It is that time of the year again, it’s World Food Day!
This year’s theme, set by the Food & Agricultural Organisation, is “Grow, Nourish, Sustain. Together”, and it invites us to reflect on the theme of sustainable international cooperation when it comes to food and agriculture. International cooperation is of course also a core value at the heart of the UK Space Agency and its International Partnership Programme.
In this blog post, Environment Systems, who lead the EO4cultivar project, reflect on this value and how it enables us to have an impact on the real-world problems of communities in the Virú valley in northern Peru.
Who owns the water?
In 2018, EO4cultivar established links with a local water association in the Virú valley. The connection to the Junta de Riego was facilitated by one of the project partners, a regional technological institute attached to the Peruvian Ministry of Production. Since then, the EO4cultivar team at Environment Systems has mapped the various user needs of the water association and its overarching organisation.
Working together is a learning process though. Luisa Carranza, coordinator at the Junta de Riego in the Virú valley puts it as follows: ‘We are a small non-profit and EO4cultivar is our only international cooperation project. The process requires adaptation but it is very useful for us because we will receive up-to-date information on our area of work’.
The Virú valley water association, a non-profit, deals with various challenges of a complex nature on a daily basis. The area under its administration is 15,000 hectares and includes >1000 smallholder farms. Problems include issues around distribution, insufficient availability of irrigation water, boundary disputes and unauthorised water canals.
These issues are complicated to resolve because problems around water distribution and ownership are first and foremost social issues. Without access to up-to-date information, however, the job that Luisa and her team have to deal with becomes even more difficult, if not impossible.
The power of satellites
In order to contribute to improving the association’s capability to resolve these issues, the EO4cultivar project is creating a delivery mechanism to enable the water association to receive timely, regular up-to-date information derived from Earth Observation data.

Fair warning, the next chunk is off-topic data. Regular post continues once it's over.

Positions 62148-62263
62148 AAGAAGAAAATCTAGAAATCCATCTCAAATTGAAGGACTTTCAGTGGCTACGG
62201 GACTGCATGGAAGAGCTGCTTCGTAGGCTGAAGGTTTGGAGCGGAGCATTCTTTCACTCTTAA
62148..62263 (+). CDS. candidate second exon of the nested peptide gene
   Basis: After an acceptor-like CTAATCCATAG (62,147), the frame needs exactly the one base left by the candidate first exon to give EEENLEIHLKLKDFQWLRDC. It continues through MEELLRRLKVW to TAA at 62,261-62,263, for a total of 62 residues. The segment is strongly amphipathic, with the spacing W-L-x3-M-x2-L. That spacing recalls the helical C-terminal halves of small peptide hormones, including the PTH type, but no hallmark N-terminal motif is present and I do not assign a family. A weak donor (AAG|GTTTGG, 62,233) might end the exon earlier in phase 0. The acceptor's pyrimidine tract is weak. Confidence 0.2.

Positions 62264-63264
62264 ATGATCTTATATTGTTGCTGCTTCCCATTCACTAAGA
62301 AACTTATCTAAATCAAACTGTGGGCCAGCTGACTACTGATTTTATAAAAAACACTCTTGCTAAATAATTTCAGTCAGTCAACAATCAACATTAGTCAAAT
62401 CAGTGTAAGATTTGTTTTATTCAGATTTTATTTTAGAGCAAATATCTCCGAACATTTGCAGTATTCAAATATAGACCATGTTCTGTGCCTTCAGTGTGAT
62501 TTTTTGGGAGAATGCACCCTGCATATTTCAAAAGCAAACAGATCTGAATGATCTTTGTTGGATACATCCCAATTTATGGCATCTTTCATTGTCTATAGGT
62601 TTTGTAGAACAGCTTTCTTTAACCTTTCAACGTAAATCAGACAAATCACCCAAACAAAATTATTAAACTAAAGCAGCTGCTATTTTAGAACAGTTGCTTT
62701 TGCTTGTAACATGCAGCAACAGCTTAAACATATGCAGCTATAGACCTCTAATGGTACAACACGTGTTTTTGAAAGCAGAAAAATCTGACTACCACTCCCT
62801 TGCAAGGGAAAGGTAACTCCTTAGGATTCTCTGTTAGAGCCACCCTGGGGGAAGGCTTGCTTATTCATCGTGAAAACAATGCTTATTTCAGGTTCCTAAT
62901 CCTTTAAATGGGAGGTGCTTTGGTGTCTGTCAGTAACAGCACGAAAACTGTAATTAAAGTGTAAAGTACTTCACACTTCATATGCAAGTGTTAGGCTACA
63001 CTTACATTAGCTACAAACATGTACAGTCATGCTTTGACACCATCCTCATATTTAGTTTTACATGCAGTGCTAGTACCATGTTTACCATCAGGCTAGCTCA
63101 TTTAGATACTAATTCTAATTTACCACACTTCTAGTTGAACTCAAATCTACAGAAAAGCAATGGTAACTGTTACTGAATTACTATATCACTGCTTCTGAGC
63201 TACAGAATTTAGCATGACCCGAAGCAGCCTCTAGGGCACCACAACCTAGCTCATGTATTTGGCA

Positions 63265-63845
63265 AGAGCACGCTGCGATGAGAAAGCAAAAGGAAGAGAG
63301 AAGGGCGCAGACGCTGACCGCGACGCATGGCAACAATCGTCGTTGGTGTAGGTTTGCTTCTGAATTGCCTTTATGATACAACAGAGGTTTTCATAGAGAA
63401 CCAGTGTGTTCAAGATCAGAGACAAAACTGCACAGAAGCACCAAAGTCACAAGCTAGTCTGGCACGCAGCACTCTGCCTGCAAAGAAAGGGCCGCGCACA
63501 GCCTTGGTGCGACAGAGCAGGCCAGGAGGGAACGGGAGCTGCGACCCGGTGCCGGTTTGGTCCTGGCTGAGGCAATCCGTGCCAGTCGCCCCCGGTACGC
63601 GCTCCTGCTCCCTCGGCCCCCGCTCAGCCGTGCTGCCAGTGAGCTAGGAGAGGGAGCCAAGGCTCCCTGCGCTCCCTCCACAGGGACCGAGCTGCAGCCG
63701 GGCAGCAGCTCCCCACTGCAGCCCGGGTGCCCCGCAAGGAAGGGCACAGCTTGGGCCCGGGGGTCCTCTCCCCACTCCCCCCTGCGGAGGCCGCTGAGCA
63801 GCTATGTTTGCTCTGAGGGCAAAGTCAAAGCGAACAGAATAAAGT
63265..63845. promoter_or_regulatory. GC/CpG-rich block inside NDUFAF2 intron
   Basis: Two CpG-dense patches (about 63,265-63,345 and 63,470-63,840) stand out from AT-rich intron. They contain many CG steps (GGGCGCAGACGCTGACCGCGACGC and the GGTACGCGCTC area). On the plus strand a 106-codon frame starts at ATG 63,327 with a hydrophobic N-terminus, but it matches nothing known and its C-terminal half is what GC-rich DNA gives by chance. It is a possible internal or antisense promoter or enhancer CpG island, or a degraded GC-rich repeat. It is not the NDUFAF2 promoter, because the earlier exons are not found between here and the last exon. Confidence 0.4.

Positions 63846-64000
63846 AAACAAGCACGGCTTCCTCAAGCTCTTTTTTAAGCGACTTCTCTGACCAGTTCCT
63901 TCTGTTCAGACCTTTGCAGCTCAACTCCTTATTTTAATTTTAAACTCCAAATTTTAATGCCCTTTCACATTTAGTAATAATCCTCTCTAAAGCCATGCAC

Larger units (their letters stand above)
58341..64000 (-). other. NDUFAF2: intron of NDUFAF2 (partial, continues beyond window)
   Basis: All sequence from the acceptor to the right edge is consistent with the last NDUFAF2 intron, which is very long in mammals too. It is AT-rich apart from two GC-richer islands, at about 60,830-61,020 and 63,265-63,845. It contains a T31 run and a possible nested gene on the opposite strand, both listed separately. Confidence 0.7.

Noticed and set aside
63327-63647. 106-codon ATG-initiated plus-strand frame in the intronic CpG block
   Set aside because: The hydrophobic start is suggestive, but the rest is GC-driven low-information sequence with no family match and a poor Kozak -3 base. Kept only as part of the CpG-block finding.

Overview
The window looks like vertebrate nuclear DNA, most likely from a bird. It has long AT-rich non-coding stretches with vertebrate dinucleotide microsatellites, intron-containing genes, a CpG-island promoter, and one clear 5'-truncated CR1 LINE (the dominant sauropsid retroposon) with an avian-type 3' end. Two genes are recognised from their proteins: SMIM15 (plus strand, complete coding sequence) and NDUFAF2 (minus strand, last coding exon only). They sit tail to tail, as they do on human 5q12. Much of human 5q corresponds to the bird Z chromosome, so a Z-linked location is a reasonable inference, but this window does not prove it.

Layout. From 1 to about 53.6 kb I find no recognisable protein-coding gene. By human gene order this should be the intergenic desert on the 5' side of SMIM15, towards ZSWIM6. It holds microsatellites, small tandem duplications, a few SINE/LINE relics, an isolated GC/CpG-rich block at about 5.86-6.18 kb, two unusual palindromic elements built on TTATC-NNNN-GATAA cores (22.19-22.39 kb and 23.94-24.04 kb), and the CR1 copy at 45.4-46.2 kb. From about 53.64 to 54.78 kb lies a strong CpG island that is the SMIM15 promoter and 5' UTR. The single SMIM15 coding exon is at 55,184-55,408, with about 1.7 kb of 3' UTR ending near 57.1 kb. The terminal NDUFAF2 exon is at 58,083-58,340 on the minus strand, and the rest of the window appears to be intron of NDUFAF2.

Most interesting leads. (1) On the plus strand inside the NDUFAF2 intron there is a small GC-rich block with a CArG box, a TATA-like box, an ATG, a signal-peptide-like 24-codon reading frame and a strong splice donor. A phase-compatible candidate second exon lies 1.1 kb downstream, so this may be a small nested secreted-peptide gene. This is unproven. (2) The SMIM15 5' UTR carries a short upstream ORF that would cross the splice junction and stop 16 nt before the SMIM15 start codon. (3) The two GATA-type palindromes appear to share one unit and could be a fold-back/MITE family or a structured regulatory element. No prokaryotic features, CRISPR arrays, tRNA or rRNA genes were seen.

Environment Systems will deliver high-resolution crop health monitoring data from the PlanetScope and Sentinel-2 satellites for a selection of areas, including areas prone to ground water salinisation. Together with the water association, Environment Systems is developing a delivery mechanism that allows the water association to use this data in their operations alongside existing data and management tools.
In order to ensure that the information received can be used and is available over the long-term, Environment Systems has created targeted Spanish-language training in a suitable GIS software package. In doing so, it has created a valuable, lasting resource that will be freely available following the project’s end date. This in turn helps to create an objective evidence-base that ultimately improves water management, delivers societal benefit and contributes to the United Nations’ Sustainable Development Goals.
As the Food and Agriculture Organisation of the UN rightly recognised with its emphasis on the word ‘together’, in this year’s world food day theme, bottom-up cooperation with grassroots organisations is essential if projects are to have lasting impact and if actors are to be as well-equipped as possible for addressing urgent environmental challenges, such as water shortages in food production.
EO4cultivar is one of our International Partnership Programme projects, active in Colombia, Peru and Paraguay, delivering satellite solutions for agriculture.
Image credit: Colour infrared Sentinel-2 and Planet imagery of the Viru Valley, Peru. Powered by Planet. Includes content sourced via SkyWatch Space Applications Inc. Environment Systems Data Services ©️ [2016-20], CC BY-SA 4.0.